Designing out plagiarism: Online assessment in the study of biblical languages
Requiring students to provide a rationale for each translation in an online exam served not only to address an urgent problem caused by the pandemic, but also as an enhancement to students’ learning.
The University of London online Bachelor of Divinity programme offers the opportunity to study religion from a variety of angles and includes optional modules in biblical languages. Students can learn the original languages of the Hebrew Bible/Old Testament and the New Testament, and use their knowledge to deepen their understanding of those texts.
Although most modules of the programme include coursework assessment, three of our four biblical languages modules are assessed by means of a three-hour unseen examination alone. As the 2020 coronavirus pandemic developed, however, it became clear that end-of-year examinations in centres around the world would not be possible this year, and that online examinations might be particularly problematic for modules in biblical languages. Our students would need to be able to type in Hebrew and Greek, and, without invigilation, how would we know whether they were simply copying and pasting pre-prepared translations of the set texts?
The first problem was relatively easy to solve. We provided guidance on downloading fonts and keyboards, and allowed extra time for each examination in recognition of the challenge that learning, at short notice, to type in Hebrew and Greek – and particularly in Hebrew, which reads from right to left – might represent for some of our students.
The invigilation problem took a bit longer to address. It soon became apparent that assessment on a platform capable of providing online proctoring (invigilation) would prove too costly for a programme unable to make the economies of scale available to programmes such as those in Finance or Law which have many thousands of students. We therefore needed to find a way to run online examinations which, although timed and unseen, were not invigilated, without compromising the quality of the programme and the degree awarded to our students.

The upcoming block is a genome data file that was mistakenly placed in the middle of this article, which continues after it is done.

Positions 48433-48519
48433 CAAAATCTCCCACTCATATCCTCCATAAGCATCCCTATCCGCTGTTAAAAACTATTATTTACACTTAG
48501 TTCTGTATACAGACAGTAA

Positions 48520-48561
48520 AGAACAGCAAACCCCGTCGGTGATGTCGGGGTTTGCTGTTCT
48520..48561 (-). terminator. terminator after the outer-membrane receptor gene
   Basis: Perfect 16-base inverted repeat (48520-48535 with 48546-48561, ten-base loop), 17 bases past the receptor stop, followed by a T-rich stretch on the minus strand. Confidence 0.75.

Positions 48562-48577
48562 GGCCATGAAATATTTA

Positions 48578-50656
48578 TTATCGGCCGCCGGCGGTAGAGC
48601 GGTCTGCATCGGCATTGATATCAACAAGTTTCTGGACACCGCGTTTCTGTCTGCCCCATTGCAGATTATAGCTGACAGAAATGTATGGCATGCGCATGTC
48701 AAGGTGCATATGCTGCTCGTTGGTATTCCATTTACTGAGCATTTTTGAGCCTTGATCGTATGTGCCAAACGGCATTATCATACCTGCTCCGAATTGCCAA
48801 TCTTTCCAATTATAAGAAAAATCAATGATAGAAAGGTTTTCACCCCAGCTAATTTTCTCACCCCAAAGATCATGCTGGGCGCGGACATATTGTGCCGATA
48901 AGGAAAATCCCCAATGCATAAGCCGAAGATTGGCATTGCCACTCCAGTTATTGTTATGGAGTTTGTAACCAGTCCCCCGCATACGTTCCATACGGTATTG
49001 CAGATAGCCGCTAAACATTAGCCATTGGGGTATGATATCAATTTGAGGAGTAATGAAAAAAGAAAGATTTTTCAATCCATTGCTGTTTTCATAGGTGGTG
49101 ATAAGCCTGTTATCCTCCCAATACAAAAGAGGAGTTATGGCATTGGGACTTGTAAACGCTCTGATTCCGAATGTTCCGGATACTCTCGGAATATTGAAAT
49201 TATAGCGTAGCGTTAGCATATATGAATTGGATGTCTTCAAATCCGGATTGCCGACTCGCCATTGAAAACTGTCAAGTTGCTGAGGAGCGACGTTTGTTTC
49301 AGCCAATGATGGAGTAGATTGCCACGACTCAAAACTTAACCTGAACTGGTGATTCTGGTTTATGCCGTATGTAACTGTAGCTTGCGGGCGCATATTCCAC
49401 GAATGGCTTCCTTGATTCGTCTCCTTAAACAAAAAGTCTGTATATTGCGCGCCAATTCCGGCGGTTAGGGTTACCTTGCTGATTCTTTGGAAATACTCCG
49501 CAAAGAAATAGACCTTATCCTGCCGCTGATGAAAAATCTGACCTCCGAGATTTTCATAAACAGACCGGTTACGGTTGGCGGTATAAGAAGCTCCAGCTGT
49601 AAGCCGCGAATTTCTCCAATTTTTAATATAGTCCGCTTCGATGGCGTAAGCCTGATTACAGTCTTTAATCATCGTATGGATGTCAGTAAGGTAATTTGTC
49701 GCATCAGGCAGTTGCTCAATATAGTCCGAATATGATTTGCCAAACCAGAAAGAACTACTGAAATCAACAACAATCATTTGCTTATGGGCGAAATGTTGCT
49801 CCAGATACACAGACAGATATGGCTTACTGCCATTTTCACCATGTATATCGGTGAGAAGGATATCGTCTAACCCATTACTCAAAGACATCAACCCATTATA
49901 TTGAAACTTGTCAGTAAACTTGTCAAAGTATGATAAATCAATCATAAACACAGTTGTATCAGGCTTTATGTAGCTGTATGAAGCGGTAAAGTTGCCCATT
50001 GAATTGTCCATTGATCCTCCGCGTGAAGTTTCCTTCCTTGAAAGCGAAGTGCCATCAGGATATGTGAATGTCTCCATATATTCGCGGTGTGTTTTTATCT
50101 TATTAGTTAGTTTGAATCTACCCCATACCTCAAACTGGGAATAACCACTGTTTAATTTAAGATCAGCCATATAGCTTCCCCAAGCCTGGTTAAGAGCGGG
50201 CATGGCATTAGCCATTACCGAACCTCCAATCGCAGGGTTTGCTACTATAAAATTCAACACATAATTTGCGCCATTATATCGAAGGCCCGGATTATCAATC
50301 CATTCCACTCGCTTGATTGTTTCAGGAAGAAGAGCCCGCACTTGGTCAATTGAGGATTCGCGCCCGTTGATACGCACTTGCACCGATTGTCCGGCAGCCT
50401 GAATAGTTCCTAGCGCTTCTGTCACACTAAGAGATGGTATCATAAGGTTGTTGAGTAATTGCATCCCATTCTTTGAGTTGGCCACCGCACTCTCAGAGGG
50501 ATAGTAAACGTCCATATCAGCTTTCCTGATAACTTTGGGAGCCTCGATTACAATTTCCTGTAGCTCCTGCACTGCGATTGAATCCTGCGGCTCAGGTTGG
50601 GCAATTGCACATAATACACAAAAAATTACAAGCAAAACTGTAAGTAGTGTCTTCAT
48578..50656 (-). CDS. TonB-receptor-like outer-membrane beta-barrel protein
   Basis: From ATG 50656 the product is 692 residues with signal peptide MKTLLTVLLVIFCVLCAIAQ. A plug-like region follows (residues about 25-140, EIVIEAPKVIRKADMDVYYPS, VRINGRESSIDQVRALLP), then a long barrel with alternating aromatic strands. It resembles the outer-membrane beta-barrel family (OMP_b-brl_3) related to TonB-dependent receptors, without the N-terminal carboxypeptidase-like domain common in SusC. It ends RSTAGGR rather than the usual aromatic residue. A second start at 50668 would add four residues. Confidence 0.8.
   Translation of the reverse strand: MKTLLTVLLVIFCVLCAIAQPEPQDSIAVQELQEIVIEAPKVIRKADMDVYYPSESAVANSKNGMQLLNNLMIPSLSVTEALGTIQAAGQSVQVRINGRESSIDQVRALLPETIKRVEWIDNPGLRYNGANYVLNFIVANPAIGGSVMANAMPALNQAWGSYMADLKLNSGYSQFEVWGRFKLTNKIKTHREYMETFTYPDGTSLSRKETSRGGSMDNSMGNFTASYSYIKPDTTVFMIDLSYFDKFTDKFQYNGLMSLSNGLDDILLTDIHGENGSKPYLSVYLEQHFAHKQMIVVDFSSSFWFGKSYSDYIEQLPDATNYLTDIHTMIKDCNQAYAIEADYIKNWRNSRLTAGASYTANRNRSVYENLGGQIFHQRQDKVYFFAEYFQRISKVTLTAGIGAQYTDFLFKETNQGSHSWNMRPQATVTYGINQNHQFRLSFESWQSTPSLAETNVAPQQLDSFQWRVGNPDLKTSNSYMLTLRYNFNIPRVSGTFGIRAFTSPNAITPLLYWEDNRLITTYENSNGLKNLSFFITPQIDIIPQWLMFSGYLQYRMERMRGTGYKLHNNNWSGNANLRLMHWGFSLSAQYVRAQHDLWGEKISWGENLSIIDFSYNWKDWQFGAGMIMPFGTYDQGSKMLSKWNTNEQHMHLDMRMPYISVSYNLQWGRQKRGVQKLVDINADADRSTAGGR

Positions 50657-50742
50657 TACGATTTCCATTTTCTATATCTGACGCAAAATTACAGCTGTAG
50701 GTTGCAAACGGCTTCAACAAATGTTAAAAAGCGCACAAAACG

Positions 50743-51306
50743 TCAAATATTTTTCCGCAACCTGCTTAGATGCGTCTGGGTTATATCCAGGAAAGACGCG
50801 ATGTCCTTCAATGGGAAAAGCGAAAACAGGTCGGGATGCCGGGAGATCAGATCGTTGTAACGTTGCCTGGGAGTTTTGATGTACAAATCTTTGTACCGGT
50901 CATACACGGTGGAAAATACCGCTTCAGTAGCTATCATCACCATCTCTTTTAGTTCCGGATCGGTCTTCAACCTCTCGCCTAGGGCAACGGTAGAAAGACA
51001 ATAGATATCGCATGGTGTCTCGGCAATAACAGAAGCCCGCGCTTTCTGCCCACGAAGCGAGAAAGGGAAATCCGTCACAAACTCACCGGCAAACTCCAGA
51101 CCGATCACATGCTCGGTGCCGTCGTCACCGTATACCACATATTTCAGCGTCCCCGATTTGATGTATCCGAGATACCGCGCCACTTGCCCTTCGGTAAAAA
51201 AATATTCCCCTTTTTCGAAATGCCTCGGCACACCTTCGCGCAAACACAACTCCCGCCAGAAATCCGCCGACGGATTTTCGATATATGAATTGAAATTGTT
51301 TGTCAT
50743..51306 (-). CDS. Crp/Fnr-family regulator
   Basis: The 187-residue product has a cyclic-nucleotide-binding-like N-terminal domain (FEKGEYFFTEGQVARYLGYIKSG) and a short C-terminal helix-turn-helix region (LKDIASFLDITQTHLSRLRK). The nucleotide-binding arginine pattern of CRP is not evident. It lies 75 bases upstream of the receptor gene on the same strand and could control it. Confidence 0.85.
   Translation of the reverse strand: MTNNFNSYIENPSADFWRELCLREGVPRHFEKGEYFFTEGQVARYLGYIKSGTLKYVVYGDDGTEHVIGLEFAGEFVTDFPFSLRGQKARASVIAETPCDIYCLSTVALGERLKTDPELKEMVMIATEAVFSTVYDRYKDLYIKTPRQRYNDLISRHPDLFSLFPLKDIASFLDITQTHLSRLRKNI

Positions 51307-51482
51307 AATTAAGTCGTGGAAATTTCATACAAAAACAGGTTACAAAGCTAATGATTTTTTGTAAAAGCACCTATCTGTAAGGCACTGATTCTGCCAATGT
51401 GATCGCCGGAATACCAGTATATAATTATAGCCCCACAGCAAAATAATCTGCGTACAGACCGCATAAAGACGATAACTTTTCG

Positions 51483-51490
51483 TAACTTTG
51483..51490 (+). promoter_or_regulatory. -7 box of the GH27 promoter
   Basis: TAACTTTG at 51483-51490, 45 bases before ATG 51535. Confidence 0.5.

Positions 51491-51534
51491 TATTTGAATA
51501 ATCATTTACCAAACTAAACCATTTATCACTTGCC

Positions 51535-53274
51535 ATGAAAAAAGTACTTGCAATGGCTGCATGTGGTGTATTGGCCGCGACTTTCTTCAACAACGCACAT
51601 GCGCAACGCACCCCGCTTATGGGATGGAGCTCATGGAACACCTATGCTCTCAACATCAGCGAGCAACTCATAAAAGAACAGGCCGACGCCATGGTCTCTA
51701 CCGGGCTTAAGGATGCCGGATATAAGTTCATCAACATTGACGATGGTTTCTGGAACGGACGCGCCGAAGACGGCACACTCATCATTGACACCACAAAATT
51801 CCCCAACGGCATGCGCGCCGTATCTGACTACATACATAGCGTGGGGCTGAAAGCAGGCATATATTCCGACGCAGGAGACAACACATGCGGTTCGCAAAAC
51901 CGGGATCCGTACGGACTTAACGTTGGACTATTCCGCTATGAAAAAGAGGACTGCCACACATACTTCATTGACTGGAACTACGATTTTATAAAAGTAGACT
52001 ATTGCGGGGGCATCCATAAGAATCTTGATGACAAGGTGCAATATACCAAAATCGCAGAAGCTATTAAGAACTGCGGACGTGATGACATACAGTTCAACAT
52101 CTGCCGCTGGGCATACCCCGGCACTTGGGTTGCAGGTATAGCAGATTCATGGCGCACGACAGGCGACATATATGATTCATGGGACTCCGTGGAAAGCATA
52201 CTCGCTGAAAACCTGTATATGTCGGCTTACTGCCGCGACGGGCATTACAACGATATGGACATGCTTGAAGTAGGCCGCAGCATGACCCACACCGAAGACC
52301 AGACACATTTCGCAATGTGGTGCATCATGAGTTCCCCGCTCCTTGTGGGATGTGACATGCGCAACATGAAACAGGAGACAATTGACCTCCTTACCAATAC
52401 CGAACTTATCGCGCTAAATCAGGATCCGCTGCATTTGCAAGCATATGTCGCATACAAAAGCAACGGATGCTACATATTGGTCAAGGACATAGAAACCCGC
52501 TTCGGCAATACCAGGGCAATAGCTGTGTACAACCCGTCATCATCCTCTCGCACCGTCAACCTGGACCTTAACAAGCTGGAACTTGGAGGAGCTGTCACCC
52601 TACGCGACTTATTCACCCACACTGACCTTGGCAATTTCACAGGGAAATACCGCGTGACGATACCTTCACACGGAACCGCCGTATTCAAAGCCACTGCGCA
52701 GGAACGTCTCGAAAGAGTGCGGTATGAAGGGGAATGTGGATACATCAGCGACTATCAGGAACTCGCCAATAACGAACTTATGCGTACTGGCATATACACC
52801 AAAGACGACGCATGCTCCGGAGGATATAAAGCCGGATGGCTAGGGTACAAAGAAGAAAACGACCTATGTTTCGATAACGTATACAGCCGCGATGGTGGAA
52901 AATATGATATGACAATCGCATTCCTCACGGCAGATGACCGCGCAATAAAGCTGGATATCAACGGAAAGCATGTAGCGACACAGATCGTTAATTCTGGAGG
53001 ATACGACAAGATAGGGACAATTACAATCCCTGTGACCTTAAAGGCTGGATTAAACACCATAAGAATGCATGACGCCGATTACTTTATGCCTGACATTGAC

We were very grateful for the advice of a colleague from our wider network, Dr Dustin Hosseini, Senior Teaching Associate and Digital Education Facilitator at the Lancaster University Management School. In the light of this, we amended our ‘translation only’ examination questions so that students would be required to provide a rationale for their translation. This worked well, particularly in the introductory modules which focus on learning the language rather than exegesis of the set texts; some students provided supplementary notes at the end of their translation, while others added their notes in brackets. In fact, it has served not simply as a way to address an urgent problem caused by the pandemic, but also as an enhancement to students’ learning since we had not previously required students just beginning their study of these languages to explain why they had chosen to translate an ambiguous word one way rather than another.
The use of Turnitin as a tool in the assessment of translation from biblical languages raised some interesting questions. For many words and phrases, the number of possible translations is limited; for example, how many different ways could one translate Pontius Pilate’s ‘Behold, the man!’? And there are many existing translations of the Hebrew Bible and the New Testament, including the literal translations provided by The Berean Literal Bible (literalbible.com). Students’ similarity ratings are therefore likely to be higher than one might expect, and this is particularly so when an examination paper includes a number of compulsory questions – on parsing, for example – to which there is only one right answer.
There are still, however, ways to identify genuine plagiarism. For example, where a similarity has been identified by Turnitin, it is possible to check for particularly distinctive turns of phrase which do not represent the most straightforward English translation, especially if more than one of these occurs in the same source.
And there are further ways to mitigate or prevent plagiarism. For example, one might award only a very small percentage of the available marks for translation alone, and omit the sources of the passages to be translated, thereby making it more difficult for students to find and modify an existing online translation.
Finally, the risk of plagiarism can be avoided by providing a variety of questions which cannot be answered by means of an internet search or straightforward copying from a textbook. Such questions might include asking the student to identify and parse particular words in a passage (such as two different forms of a specified verb, two verbs in a specified tense and mood, or the only two examples of a noun in a specified declension), to identify three different prepositions in a passage and say which case each one takes, or to say which word is the subject of the verb. Even with access to reference books during an online examination, without a good grasp of the language a student would be unable to answer questions of this kind in the limited time available.